AMMAN: Up to 20 fighters with former Al-Qaeda affiliate Jabhat Fatah a-Sham were killed in a series of reported airstrikes on Wednesday and Thursday that targeted cars and motorcycles belonging to the group across Idlib province, local sources told Syria Direct.
The three to four airstrikes—which multiple sources claim were fired by either an American or international coalition drone—appear to mark the latest escalation in the US-led alliance’s more focused recent efforts against Jabhat Fatah a-Sham, formerly known as Jabhat a-Nusra.
At the time of publication, the United States government had not addressed claims of possible responsibility for the attacks.
The first airstrike, which reportedly took place around 1pm on Wednesday, struck a Jabhat Fatah a-Sham car as it drove along a road toward the northern Syrian city of Saraqeb in Idlib province. All the passengers inside were killed. Over the course of the next six hours, eyewitness sources and civil defense first responders claim that follow-up airstrikes targeted additional vehicles in the vicinity of the initial attack.
Ahmed al-Jaber, a citizen journalist in Saraqeb, was close to the scene of the initial strike where he says “a coalition aircraft” hit the first car.
Victims of Wednesday airstrike outside of Saraqeb. Photo courtesy of the Idlib Media Center.
“A police car went to find out what happened; it was targeted by the aircraft,” al-Jaber added. An airstrike reportedly hit the vehicle, which carried a police officer and fighters of Jabhat Fatah a-Sham, killing multiple passengers.
In the pre-dawn hours of Thursday morning, another airstrike on a car killed four members of Jabhat Fatah a-Sham 35km northwest of Saraqeb, outside the Idlib town of Kafr Takharim, the Idlib Media Center reported. While the opposition media claimed that the early-morning strike originated from “a coalition warplane,” the Idlib Civil Defense reported on Thursday that the airstrike came from “an unidentified plane.”
Up to 20 Jabhat Fatah a-Sham fighters—including two high level leaders—as well as two civilians were reportedly killed by airstrikes carried out since Wednesday afternoon in Saraqeb and Kafr Tarakhim, opposition media reported.
Neither Moscow nor Damascus has made an official statement regarding the Wednesday and Thursday airstrikes across the two towns.
US-led coalition warplanes and drones increased their activity over the skies of Idlib province beginning last October after US President Barack Obama ordered the Pentagon to prioritize eliminating the leadership of Jabhat Fatah a-Sham in addition to that of the Islamic State, the Washington Post first reported.
Coalition airstrikes “dramatically increased” in the last two months, Ahmed a-Saloum, an Idlib-based monitor of warplane movements affiliated with the local civil defense, told Syria Direct on Thursday.
“American drones only used to carry out airstrikes in the Idlib countryside on a very infrequent basis,” a-Saloum added. “That changed over the past two months…and I’d say 90 percent of its strikes target members of Jabhat Fatah a-Sham.”
A-Saloum says that he can discern between Russian, Syrian and American aircrafts by—among other things—their distinct frequencies.
Since October 2016, the United States Department of Defense has claimed responsibility for at least five airstrikes against “Al-Qaeda militants” in northern Syria, including a pair of “precision airstrikes” earlier this month which the Pentagon claims killed 20 people.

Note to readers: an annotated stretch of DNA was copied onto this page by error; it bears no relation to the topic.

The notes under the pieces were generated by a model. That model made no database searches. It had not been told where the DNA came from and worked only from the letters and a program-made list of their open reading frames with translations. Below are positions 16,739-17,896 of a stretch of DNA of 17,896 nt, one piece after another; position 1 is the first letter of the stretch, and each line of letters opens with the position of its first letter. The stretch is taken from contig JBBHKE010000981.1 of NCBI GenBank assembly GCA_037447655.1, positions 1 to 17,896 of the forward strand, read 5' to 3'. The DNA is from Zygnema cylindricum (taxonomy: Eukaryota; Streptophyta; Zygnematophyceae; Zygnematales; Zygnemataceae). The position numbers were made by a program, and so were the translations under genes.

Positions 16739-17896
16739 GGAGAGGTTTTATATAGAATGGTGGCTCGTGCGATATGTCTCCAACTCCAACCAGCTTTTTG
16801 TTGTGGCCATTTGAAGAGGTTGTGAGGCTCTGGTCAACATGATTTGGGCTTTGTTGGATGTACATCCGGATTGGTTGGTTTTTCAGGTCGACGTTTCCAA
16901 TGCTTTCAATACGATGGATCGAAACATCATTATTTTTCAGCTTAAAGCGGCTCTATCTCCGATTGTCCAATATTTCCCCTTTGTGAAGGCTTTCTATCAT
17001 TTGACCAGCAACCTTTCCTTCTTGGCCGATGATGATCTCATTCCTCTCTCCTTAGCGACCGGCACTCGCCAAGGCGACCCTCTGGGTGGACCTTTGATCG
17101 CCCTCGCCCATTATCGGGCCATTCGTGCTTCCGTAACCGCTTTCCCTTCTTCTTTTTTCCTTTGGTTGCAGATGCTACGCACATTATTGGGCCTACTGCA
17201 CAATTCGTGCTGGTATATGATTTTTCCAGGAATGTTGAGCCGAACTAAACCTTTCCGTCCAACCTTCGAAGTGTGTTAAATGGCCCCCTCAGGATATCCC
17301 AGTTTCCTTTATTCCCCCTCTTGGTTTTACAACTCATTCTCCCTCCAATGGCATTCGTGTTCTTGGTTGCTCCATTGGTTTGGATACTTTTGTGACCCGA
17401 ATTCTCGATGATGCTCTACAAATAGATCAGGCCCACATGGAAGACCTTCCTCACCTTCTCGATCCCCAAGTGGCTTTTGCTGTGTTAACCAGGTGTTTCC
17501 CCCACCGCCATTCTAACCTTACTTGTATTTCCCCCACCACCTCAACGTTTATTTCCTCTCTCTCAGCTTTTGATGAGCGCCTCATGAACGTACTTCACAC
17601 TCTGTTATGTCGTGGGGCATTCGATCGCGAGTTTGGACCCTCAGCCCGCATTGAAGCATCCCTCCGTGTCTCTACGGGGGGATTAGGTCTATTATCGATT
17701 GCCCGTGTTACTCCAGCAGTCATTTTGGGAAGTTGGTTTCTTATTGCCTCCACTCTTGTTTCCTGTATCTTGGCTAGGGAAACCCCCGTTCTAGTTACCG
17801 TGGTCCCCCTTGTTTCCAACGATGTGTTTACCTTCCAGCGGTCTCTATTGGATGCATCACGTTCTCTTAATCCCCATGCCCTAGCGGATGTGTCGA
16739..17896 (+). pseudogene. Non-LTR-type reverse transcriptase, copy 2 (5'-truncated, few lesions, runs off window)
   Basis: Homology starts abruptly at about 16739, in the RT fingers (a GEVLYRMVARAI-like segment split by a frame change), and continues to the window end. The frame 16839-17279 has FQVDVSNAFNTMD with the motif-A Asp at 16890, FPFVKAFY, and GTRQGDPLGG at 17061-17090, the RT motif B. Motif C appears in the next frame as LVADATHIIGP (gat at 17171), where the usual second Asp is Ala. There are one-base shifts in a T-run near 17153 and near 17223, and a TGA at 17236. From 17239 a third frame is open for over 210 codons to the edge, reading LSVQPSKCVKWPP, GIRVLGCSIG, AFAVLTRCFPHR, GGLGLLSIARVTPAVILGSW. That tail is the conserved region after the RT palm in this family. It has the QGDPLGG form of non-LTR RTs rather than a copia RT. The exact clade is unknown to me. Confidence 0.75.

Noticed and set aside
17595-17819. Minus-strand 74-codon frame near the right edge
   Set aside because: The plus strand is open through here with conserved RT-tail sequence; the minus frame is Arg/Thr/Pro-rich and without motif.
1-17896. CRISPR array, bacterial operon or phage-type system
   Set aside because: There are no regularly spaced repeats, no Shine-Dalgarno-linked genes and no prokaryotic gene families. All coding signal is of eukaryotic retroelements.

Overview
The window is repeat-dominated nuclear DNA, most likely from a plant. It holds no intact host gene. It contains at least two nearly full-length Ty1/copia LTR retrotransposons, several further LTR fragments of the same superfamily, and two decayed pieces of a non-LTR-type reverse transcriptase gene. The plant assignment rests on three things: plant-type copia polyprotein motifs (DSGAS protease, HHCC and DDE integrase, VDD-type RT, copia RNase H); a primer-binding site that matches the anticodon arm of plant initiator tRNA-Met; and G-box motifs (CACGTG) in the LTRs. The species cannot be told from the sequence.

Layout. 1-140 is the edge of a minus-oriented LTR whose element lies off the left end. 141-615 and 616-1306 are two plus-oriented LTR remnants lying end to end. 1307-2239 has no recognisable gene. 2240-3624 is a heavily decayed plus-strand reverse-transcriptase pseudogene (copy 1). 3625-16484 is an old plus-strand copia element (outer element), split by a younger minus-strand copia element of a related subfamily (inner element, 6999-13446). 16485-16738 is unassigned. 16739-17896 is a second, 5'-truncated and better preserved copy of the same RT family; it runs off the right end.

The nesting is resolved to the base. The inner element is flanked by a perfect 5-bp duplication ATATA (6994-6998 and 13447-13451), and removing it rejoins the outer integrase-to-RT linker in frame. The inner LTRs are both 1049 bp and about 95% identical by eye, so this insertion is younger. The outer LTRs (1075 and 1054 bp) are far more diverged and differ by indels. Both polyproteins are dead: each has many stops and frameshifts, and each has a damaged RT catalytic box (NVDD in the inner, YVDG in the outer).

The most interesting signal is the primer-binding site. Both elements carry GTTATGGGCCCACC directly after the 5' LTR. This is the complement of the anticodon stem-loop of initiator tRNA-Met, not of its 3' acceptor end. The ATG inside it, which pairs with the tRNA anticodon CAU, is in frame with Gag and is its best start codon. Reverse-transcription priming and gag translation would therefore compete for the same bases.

Jabhat Fatah a-Sham—formerly Jabhat a-Nusra—announced that it broke ties with Al-Qaeda in a video by the group’s leader Abu Mohammad al-Jolani last July. The United States, however, still considers the rebranded opposition group a terrorist organization even though it has not outwardly declared war on the West.
The Pentagon has repeatedly stated that it “will continue to take action to deny any terrorist safe haven in Syria,” Defense Department spokesman Peter Cook said in a January 5 statement.
“Al-Qaeda remains committed to carrying out terrorist attacks against the United States and the West,” he added. “We will not allow Al-Qaeda to grow its capacity to attack the United States or our allies and friends around the world.”
Back in September, the Obama administration signaled its shifting focus towards combating Jabhat Fatah a-Sham, announcing that part of their recently brokered US-Russia ceasefire in Syria would include a provision for military coordination between Washington and Moscow against Jabhat Fatah a-Sham.
On September 10, John Kerry announced that if the cessation of hostilities held for seven days, the United States would begin “some sharing of information” to defeat Jabhat Fatah a-Sham, which he called “profoundly in the interest of the United States.” The ceasefire quickly collapsed, and Washington has made little public notice since regarding the nature of operational information sharing with Moscow.
Jabhat Fatah a-Sham, which leads the Idlib-based Victory Army rebel alliance, is one of the strongest rebel actors in the opposition-held north of Syria. The group largely controls Idlib province, the largest remaining stronghold of rebel territory in Syria.
President-elect Trump, to be sworn in on January 20, has long called for prioritizing the fight against the Islamic State and Jabhat Fatah a-Sham over regime change in Damascus.
Over Idlib province, coalition drones are a near-daily presence, a-Saloum, the local warplane monitor, told Syria Direct.
“Day and night, the coalition’s drones are now roaming the skies of northern Syria.”